Google and Amazon definitely want people to bring smart assistant speakers like the Google Home and Amazon Echo into their homes–the lower-end versions of the two, the Google Home Mini and Amazon Echo Dot, are frequently heavily discounted or bundled with other products or services to the point they have become the digital age’s equivalent of the free toy in the bottom of the cereal box.

There are–naturally–holdouts against this type of technology, given the relative discomfort people have with bringing an internet-connected speaker that constantly listens for the “wake word” used to prompt the device to spring into action in their home. Anecdotes abound, such as a Portland couple claiming their Echo arbitrary recorded and send a conversation to someone in their contact list. Despite resistance to smart speakers as a device class, all of this functionality–an always-on microphone listening, waiting to be called upon, recording your command and sending it to the cloud for processing–already exists in modern smartphones as well.

SEE: Alexa Skills: A guide for business pros (free PDF) (TechRepublic)

Google is pushing this voice recognition from the cloud onto the edge, with the new Google Assistant unveiled at I/O 2019, that uses a compacted machine learning library that the company claims is built from 100 GB of data to less than half a gigabyte, with CNET noting that “the souped-up digital helper requires hefty computing power for a phone, so it will only be available on high-end devices. Google will debut the product on the next premium version of its flagship Pixel phone, expected in the fall.”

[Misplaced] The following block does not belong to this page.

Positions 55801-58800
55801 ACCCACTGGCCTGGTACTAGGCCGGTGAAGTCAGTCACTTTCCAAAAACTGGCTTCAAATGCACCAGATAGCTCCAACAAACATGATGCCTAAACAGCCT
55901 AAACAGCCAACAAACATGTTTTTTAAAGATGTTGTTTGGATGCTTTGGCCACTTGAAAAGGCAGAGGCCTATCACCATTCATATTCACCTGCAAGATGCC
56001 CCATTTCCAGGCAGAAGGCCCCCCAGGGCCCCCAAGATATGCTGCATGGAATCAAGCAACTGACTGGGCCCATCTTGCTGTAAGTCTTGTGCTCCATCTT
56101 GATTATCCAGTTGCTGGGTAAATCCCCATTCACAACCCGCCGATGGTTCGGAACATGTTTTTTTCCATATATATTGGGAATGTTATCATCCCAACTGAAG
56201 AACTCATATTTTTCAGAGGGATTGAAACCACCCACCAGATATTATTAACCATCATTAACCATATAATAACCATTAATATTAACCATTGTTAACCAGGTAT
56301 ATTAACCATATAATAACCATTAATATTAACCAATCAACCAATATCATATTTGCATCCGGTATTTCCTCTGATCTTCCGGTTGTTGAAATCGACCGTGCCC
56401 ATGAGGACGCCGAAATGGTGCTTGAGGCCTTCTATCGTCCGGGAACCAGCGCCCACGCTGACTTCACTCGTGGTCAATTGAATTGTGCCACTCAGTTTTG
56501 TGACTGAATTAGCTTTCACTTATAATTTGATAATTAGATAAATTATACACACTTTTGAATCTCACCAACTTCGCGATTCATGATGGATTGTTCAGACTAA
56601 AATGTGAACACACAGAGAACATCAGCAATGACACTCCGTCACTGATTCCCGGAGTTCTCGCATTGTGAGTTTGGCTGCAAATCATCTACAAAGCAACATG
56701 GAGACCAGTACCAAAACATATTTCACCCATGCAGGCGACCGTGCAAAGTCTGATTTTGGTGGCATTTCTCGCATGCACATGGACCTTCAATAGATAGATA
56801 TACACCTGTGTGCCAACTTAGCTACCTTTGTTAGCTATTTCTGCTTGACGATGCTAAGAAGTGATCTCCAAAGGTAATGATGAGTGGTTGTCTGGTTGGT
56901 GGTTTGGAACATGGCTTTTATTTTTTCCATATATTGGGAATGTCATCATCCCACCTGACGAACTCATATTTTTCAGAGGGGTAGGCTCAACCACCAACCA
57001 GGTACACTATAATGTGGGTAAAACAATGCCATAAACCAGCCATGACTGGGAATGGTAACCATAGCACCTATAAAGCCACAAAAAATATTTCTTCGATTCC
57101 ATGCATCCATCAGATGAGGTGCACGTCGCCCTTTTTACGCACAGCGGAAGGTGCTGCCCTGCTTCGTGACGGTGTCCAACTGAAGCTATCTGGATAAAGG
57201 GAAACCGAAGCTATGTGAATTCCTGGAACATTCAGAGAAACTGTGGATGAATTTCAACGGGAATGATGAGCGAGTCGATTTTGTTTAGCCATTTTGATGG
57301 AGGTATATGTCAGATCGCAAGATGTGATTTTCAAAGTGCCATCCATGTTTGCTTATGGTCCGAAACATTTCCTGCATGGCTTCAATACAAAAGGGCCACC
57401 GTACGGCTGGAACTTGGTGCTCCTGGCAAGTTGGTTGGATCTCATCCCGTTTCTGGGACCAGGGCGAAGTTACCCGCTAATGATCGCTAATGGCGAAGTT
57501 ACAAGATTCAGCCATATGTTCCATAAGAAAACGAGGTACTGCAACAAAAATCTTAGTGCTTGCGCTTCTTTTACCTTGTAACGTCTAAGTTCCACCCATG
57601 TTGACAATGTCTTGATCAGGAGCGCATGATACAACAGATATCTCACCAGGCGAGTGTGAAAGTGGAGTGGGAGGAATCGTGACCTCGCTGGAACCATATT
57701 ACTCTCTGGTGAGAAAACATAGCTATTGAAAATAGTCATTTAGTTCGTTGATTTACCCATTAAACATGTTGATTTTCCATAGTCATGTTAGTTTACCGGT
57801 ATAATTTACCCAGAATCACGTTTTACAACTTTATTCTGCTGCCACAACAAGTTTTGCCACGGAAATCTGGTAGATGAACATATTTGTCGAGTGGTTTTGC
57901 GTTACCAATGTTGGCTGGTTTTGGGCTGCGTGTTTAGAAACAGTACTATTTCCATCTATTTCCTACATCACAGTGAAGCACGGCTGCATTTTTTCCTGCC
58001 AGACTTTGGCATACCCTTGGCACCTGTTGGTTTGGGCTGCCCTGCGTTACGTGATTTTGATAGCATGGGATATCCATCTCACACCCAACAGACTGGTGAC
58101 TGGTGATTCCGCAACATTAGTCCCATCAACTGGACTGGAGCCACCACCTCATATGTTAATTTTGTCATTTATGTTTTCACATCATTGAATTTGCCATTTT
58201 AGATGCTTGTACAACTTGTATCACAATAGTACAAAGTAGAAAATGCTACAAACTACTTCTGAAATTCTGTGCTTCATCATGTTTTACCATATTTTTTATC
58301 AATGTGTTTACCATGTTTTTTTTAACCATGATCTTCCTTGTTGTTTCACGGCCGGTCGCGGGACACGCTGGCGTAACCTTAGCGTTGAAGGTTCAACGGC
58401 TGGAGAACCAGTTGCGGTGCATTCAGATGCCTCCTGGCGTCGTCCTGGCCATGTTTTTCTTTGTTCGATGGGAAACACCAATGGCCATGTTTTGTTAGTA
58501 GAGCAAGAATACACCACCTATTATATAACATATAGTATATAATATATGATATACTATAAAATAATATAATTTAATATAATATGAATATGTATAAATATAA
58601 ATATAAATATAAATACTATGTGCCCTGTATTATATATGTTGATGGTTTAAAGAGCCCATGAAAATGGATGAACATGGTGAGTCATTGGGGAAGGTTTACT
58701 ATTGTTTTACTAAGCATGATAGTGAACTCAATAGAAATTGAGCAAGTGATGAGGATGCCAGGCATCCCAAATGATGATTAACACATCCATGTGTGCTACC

For developers, Google is expanding their Edge ML capabilities, with betas of the On-device Translation API, an Object Detection & Tracking API, and AutoML Vision Edge unveiled at I/O 2019. The technology that powers the next-generation Google Assistant is not (yet) deployable for developers’ projects, however.

Options for third-party developers

That does not mean that third-party developers cannot take advantage of on-device voice recognition, however. Snips, a French software firm, makes the Snips platform freely available for non-commercial use, and requires an order of magnitude less in terms of processing power, as it is capable of running on a Raspberry Pi 3. The Snips platform itself does not require an internet connection to operate, though integrations that require internet access–obviously–do.

“The main differentiator of the Snips platform is that it focuses on all the components required to build high quality voice interfaces: Wake word detection, Speech Recognition, and Natural Language Understanding,” Snips CTO Joseph Dureau told TechRepublic. “In contrast, none of these voice processing algorithms are included in the Google ML Kit,” adding that “Our data generation solutions makes it possible to generate large volumes of diverse and high-quality training data, for any voice interface use case. It enables developers to train their assistants with very high performance before their actual launch, helping them to overcome the cold start problem.”

Snips boasts a community of over 25,000 developers, and the platform presently supports English, French, Japanese, Spanish, Italian, and Portuguese.

The potential for developers to utilize this technology in their applications could assuage some of the concerns–founded or otherwise–of those reluctant to adopt voice-activated smart assistants.

For more, check out the 5 biggest IoT security failures of 2018, and why data security is now a top concern for IT leaders.